On June 15, 2017, Magallanes was assigned to Module J, Sector 1. Records display errors regarding the cell to which he was assigned. Magallanes was eventually assigned to Module J, Sector 1, Cell 8.

On June 22, 2017, Magallanes was in Module J, Sector 1, Cell 8 with inmate John Doe. Cell 8 has a metal hinged door and window. The door may be opened manually with a key, or remotely from the Guard Station. Two metal bunks, one upper and one lower, are affixed to the wall of the cell. Deputy Matthew Peterson, with OCSD for 3 years, was on duty when inmate John Doe, Magallanes cellmate, requested Magallanes be transferred. Doe complained that Magallanes made sexual advances toward him, and Doe wanted to avoid a fight. Deputy Peterson asked Magallanes about Doe’s complaints, and Magallanes denied the alleged behavior.

Pham was still housed in Module J, Sector 1, Cell 4. Deputy Peterson asked if Pham would switch places with Doe. Deputy Peterson did not inform Pham of Doe’s allegations against Magallanes. Pham agreed and moved to Magallanes’ cell, while Doe took Pham’s place.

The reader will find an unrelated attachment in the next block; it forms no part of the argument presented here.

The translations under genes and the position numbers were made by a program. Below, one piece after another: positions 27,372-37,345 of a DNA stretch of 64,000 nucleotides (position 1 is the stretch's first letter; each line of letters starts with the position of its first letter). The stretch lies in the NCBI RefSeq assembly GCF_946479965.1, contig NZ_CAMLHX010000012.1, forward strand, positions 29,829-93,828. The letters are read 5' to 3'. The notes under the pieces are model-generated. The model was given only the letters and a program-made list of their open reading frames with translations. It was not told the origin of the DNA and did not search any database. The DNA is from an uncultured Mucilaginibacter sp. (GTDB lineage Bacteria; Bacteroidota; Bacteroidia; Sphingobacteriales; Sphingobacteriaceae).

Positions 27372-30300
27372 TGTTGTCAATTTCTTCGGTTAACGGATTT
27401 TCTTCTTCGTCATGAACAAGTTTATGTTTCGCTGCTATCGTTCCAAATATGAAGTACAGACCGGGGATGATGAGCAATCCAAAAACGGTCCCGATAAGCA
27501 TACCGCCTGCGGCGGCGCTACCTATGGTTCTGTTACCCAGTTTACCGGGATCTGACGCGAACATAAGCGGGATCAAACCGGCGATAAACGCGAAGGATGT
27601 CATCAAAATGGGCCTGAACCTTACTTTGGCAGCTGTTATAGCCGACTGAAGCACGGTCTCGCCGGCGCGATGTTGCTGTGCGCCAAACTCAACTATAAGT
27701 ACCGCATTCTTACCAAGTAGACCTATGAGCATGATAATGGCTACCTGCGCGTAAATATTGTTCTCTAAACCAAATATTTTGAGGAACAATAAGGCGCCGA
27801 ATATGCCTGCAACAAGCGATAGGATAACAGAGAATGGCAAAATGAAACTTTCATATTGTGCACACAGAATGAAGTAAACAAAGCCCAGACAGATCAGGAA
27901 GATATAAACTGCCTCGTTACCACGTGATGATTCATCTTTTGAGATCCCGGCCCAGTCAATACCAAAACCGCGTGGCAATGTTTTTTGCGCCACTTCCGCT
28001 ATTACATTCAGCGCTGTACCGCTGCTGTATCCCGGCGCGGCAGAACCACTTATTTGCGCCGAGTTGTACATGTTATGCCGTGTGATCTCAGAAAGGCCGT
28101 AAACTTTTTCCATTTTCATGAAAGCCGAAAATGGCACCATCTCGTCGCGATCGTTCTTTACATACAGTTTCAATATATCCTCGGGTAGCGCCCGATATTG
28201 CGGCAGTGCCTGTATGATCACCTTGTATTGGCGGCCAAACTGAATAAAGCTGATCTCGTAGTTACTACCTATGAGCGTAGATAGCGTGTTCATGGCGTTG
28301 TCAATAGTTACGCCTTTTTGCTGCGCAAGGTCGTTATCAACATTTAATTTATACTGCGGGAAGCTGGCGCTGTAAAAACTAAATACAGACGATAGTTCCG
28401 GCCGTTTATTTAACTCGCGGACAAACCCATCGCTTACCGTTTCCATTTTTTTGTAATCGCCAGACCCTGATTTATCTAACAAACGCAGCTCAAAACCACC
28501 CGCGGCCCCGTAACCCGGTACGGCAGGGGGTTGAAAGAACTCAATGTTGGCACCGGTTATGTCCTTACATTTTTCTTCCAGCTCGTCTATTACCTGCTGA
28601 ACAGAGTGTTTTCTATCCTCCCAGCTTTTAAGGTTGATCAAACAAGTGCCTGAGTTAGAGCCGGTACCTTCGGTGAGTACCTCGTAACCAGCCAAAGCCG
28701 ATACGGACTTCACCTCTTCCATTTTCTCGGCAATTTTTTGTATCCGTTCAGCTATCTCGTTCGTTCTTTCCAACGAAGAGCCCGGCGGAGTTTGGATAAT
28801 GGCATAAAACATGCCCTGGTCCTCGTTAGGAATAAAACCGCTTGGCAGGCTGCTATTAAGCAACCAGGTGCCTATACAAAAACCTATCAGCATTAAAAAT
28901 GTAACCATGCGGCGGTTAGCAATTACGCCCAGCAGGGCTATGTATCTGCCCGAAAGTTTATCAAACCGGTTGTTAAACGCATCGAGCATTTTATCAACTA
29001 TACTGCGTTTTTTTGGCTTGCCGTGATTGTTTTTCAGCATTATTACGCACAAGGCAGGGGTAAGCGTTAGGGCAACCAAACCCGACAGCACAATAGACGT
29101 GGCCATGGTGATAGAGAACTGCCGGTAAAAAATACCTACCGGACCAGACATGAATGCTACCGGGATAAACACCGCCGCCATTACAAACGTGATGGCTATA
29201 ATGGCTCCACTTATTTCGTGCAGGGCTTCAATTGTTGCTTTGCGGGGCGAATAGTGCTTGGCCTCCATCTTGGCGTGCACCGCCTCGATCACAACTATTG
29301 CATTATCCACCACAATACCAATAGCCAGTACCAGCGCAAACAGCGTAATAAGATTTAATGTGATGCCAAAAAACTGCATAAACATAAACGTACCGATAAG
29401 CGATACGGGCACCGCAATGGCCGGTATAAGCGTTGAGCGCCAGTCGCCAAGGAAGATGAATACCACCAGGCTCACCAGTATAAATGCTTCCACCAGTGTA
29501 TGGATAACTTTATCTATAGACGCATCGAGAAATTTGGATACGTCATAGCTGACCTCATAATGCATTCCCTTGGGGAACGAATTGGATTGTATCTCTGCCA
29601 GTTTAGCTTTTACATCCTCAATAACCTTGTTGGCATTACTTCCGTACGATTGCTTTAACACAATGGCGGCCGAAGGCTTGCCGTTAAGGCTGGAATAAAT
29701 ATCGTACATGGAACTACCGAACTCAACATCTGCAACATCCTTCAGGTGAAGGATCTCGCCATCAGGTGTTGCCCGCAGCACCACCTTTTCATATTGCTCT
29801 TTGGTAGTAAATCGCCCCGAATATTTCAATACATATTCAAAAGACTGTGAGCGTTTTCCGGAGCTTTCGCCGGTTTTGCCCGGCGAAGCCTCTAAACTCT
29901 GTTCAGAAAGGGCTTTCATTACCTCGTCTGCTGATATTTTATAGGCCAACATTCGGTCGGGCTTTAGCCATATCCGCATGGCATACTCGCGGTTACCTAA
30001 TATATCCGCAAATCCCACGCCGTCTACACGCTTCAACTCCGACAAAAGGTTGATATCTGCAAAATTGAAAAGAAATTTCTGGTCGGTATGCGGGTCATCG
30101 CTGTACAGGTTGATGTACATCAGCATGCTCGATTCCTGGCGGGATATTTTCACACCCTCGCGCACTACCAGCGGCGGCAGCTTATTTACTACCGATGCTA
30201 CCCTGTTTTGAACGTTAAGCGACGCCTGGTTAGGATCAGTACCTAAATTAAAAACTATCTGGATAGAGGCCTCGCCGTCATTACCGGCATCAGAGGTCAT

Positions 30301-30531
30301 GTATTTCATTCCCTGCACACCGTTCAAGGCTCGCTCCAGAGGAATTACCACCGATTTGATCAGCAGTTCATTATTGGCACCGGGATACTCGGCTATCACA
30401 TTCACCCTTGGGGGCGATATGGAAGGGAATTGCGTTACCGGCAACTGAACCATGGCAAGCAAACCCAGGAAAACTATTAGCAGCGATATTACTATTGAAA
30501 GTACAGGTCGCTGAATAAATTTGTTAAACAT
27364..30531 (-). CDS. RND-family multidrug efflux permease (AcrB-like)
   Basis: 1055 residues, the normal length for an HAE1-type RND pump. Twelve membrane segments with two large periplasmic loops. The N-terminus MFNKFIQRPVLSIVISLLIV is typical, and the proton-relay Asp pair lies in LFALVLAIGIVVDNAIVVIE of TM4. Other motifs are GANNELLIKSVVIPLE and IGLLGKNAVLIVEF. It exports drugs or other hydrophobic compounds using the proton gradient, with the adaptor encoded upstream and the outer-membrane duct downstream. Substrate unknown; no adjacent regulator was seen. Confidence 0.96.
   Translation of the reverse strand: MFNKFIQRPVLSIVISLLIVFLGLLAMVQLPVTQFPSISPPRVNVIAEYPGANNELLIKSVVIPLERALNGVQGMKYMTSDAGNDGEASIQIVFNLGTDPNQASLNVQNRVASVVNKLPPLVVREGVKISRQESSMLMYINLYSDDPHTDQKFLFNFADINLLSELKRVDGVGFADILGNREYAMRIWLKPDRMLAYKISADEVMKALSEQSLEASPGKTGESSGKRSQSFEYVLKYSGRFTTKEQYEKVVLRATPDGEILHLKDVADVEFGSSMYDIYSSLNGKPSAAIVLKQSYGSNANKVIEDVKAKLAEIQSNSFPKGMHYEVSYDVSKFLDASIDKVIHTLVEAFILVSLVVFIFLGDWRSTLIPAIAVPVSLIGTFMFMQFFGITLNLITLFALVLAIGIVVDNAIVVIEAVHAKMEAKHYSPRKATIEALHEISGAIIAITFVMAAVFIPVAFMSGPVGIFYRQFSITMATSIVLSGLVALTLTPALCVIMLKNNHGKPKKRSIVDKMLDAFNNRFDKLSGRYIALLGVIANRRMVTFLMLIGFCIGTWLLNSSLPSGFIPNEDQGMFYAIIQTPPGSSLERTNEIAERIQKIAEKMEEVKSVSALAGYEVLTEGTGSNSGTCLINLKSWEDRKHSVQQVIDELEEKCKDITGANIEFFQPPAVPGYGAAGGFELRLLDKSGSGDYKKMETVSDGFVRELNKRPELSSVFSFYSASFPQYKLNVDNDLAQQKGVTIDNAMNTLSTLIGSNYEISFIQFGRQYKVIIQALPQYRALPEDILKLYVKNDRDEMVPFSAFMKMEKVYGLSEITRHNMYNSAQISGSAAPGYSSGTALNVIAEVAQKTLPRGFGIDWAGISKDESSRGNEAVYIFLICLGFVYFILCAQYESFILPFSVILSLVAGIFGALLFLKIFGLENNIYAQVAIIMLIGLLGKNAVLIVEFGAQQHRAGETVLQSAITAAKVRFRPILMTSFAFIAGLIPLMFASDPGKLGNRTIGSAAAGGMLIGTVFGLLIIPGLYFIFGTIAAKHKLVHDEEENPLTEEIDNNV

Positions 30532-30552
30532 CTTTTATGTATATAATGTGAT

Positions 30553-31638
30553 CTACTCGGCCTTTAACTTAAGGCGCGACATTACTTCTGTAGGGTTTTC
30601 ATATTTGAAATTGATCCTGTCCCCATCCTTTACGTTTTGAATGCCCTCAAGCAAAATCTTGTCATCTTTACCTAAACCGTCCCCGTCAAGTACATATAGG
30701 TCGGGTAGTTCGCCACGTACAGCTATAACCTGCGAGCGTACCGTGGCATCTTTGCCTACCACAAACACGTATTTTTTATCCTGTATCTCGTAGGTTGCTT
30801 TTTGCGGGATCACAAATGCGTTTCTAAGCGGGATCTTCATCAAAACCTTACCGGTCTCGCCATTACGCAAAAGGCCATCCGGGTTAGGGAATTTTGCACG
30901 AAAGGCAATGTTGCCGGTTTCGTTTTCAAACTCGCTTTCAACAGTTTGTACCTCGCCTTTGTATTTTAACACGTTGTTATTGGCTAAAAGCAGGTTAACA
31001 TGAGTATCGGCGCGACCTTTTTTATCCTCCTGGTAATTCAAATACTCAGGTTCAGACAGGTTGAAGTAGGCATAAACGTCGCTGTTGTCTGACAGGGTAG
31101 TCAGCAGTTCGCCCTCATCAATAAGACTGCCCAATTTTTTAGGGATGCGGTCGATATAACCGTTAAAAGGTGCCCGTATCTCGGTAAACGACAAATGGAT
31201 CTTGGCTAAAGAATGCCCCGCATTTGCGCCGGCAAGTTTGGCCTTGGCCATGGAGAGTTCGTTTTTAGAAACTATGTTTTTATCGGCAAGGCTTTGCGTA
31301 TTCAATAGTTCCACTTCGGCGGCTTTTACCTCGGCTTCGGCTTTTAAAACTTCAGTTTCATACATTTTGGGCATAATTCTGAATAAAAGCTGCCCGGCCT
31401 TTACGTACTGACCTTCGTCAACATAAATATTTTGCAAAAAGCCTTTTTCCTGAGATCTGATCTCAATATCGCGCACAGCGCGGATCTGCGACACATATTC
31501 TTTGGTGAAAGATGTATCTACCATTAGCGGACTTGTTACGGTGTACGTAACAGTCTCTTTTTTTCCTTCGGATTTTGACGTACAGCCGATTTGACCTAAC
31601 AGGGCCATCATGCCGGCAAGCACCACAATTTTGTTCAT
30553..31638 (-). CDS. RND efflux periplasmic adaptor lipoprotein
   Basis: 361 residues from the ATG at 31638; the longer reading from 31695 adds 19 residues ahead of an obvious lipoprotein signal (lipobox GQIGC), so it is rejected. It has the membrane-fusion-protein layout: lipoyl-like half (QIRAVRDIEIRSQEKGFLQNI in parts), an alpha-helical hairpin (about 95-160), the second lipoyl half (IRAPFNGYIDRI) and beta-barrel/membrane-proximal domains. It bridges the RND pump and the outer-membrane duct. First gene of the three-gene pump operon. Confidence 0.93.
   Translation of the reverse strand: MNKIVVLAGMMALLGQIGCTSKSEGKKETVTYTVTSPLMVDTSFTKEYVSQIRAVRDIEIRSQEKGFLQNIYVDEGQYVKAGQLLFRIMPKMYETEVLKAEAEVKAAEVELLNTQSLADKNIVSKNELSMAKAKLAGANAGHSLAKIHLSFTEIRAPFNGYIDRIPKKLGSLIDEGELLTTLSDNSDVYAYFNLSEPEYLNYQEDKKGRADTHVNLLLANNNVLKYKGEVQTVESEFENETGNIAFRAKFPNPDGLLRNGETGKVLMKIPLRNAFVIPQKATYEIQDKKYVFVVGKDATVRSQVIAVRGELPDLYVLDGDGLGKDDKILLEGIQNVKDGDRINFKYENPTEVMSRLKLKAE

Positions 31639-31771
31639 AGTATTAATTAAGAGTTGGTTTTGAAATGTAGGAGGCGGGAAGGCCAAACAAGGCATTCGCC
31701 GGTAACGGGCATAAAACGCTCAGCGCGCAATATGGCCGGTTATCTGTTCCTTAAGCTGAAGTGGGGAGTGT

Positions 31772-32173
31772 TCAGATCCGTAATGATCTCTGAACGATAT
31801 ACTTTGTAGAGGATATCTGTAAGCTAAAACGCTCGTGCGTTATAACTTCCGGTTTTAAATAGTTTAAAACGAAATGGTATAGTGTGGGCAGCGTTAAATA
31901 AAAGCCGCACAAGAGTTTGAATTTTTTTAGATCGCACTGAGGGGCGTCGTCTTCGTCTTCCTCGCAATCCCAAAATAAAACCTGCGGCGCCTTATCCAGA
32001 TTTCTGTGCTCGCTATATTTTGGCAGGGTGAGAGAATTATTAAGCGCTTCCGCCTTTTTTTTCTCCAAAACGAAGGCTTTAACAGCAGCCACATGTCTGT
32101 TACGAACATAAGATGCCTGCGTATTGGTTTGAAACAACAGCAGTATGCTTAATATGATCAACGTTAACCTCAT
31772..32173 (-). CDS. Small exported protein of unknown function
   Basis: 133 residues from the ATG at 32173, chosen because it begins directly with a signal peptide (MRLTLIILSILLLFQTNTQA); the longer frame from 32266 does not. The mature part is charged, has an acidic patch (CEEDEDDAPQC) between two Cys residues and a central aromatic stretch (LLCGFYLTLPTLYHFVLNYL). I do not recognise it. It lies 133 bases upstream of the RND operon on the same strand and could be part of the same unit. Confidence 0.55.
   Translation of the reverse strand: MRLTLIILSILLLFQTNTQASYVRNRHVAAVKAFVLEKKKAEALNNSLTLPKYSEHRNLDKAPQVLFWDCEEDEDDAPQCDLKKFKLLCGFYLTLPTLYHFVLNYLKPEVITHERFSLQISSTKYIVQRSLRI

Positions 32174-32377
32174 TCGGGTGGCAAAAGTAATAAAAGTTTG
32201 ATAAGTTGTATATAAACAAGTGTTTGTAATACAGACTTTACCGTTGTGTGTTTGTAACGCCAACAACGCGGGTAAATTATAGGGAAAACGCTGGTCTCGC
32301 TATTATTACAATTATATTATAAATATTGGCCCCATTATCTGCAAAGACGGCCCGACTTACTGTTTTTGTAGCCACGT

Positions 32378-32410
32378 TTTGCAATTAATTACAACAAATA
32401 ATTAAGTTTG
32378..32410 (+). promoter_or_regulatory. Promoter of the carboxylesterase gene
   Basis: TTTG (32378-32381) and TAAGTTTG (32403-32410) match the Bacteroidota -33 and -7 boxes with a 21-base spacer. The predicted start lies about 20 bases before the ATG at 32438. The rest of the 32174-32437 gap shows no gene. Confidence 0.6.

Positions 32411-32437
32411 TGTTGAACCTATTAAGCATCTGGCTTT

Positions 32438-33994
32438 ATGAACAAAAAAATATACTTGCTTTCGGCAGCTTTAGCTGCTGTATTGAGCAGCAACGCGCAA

Pham was described as fragile, good, and did not have problems with anyone. Magallanes was described as out of it and “not there.” No other inmates noticed a problem between Pham and Magallanes.

Jail logs indicated that safety checks were conducted at 7:55 a.m., but video surveillance showed that no deputies or jail staff entered Sector 1 from 7 a.m. to 8:44 a.m. Safety check records indicated that checks were also done at 9:00 a.m. and 10:05 a.m., but video surveillance showed that no safety checks were conducted at those times. CSA Myra Medina confirmed that the logs were inaccurate and no safety checks were conducted at those times.

At 7:23 a.m., video surveillance showed Pham exercising inside his cell, through the cell glass wall. Magallanes is seen on the video grabbing Pham from behind in a chokehold. Magallanes then pulls Pham toward the back of the cell, out of view of the camera.

At 7:37 a.m., Magallanes is seen placing Pham face down on the bottom bunk of their cell and covering him with a sheet.